Tax body fears that Apprenticeship Levy will disadvantage smaller businesses

The Chartered Institute of Taxation (CIOT) has called on the Government to rethink its approach to legislating for the Apprenticeship Levy because of a worry that smaller businesses may lose out by being unable to make full use of their £15,000 levy allowance.

The levy allowance will be available for businesses to offset against the planned Apprenticeship Levy to be introduced from April 2017. The Apprenticeship Levy will be calculated as 0.5 per cent of the pay bill, and where there is more than one employer in the business their pay bills will be added together1.  But in these circumstances only one of the employers will be entitled to the levy allowance and any unused amount will not be able to be transferred to another employer in the business.

This will not affect larger businesses where at least one employer has a pay bill of over £3 million, but it will impact on smaller businesses where the aggregate pay bill exceeds £3 million but the pay bill of any one employer falls below that figure. As a result they may end up paying more Apprenticeship Levy than they would have done had they employed all their people through one employing company.

Colin Ben-Nathan, Chair of the CIOT Employment Taxes Sub-committee, said:

“We believe that this situation is unfair and that the levy allowance should be available for offset against the combined pay bills of all employers where aggregation applies.  We would therefore urge the Government to reconsider the approach on this point.”

In its submission on the Apprenticeship Levy, the CIOT also said there is a risk of in-year overpayments because the levy allowance is to be pro-rated and allocated every month during the tax year2.

Colin Ben-Nathan added:

“It seems to us that a better option would be to adopt the same approach as for the Employment Allowance3 and allow the levy allowance to be claimed in full, up-front, so that the Apprenticeship Levy is only paid when the pay bill first exceeds £3 million. Administratively this would be much simpler for employers (and HMRC) as this would mean that there should be no in-year overpayments to be recovered from HMRC.”

Notes for editors

1. Aggregation will apply where one company is connected with another.  A company is connected with another company if one company controls another or the same person or persons has control of both companies and in certain other defined circumstances.

2. The CIOT’s response to a consultation on the Apprenticeship Levy can be read here.

3. Employers that qualify can reduce the amount of secondary National Insurance Contributions (NICs) they pay for their employees by up to £2,000. This is called the Employment Allowance.  This amount will increase to £3,000 from 6 April 2016.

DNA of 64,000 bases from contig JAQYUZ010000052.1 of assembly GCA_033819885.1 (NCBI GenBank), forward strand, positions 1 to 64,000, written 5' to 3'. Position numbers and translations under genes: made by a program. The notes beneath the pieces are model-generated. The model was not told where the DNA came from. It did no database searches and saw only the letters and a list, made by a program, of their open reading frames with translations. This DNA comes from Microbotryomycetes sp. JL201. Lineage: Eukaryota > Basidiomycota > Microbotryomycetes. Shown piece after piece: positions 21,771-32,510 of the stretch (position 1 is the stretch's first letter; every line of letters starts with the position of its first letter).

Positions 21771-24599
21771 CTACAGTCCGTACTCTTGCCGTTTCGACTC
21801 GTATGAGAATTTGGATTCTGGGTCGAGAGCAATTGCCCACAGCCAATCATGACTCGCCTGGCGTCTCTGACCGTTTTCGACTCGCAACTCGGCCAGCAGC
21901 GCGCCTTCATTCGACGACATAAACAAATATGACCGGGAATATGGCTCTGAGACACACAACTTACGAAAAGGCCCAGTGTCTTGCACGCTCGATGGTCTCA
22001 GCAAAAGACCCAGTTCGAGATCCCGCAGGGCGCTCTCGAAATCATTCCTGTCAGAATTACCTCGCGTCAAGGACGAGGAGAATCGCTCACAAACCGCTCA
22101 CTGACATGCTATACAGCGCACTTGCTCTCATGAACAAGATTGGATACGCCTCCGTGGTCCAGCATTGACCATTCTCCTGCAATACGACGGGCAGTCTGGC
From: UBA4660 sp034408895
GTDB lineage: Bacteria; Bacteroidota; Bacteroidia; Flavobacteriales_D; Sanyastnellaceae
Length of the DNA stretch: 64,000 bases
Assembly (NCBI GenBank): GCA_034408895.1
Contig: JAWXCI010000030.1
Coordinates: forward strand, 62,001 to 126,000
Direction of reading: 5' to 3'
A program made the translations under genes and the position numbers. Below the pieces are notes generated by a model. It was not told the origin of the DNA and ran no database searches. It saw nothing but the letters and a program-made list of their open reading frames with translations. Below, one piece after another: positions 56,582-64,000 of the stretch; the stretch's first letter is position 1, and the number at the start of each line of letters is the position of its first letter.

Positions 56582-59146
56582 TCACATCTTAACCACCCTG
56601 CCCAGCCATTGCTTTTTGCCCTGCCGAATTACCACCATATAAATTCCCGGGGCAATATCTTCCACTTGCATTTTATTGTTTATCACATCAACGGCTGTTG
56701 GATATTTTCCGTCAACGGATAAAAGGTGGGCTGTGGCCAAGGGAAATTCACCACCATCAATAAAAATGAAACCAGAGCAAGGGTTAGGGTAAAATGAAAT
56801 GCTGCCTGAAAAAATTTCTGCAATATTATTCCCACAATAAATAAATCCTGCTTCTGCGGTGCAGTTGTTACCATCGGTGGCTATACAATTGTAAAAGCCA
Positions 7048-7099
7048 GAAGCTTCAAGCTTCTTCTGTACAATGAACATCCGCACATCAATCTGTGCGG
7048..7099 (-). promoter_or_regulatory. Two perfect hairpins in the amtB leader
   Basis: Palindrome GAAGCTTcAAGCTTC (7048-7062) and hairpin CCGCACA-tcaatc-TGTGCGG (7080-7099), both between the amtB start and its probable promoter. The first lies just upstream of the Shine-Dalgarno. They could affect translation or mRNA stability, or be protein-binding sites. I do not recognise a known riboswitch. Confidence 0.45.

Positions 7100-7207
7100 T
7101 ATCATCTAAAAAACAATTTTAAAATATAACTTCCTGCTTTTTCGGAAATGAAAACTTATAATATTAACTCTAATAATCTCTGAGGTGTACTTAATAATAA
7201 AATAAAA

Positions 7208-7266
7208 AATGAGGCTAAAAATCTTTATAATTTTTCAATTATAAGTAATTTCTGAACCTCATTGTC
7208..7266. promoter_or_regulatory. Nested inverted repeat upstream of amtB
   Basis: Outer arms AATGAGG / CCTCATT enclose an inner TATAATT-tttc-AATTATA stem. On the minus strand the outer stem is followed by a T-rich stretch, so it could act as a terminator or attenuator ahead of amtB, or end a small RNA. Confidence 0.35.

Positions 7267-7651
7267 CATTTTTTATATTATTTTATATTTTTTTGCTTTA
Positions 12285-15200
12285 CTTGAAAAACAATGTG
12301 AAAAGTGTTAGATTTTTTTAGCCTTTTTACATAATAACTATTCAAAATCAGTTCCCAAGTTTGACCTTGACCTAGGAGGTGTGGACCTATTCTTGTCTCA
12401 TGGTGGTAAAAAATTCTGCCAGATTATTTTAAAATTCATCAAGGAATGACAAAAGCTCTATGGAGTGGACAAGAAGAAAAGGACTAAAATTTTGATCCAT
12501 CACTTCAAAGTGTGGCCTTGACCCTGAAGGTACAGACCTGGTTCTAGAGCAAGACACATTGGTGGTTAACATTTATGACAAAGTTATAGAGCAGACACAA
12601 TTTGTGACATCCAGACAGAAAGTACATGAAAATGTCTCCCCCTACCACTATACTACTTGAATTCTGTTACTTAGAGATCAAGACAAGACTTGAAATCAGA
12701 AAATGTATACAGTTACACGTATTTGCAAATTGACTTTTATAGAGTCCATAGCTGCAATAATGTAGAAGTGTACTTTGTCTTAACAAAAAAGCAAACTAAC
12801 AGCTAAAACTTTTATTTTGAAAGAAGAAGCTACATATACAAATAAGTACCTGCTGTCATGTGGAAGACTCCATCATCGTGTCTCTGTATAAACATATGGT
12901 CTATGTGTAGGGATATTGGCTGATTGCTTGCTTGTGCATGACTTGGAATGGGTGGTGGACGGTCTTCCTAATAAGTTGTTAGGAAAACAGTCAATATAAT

4. At Budget 2015 it was announced that the UK-wide apprenticeship levy will come into effect in April 2017 across the UK, at a rate of 0.5 per cent of an employer’s pay bill. A £15,000 allowance for employers will mean that the levy will only be paid on employers’ pay bills over £3 million. More details on the levy rate and scope will be provided later this year.

5. The Chartered Institute of Taxation (CIOT)

The CIOT is the leading professional body in the United Kingdom concerned solely with taxation. The CIOT is an educational charity, promoting education and study of the administration and practice of taxation. One of our key aims is to work for a better, more efficient, tax system for all affected by it – taxpayers, their advisers and the authorities. The CIOT’s work covers all aspects of taxation, including direct and indirect taxes and duties. Through our Low Incomes Tax Reform Group (LITRG), the CIOT has a particular focus on improving the tax system, including tax credits and benefits, for the unrepresented taxpayer.

The CIOT draws on our members’ experience in private practice, commerce and industry, government and academia to improve tax administration and propose and explain how tax policy objectives can most effectively be achieved. We also link to, and draw on, similar leading professional tax bodies in other countries. The CIOT’s comments and recommendations on tax issues are made in line with our charitable objectives: we are politically neutral in our work.

The CIOT’s 17,500 members have the practising title of ‘Chartered Tax Adviser’ and the designatory letters ‘CTA’, to represent the leading tax qualification.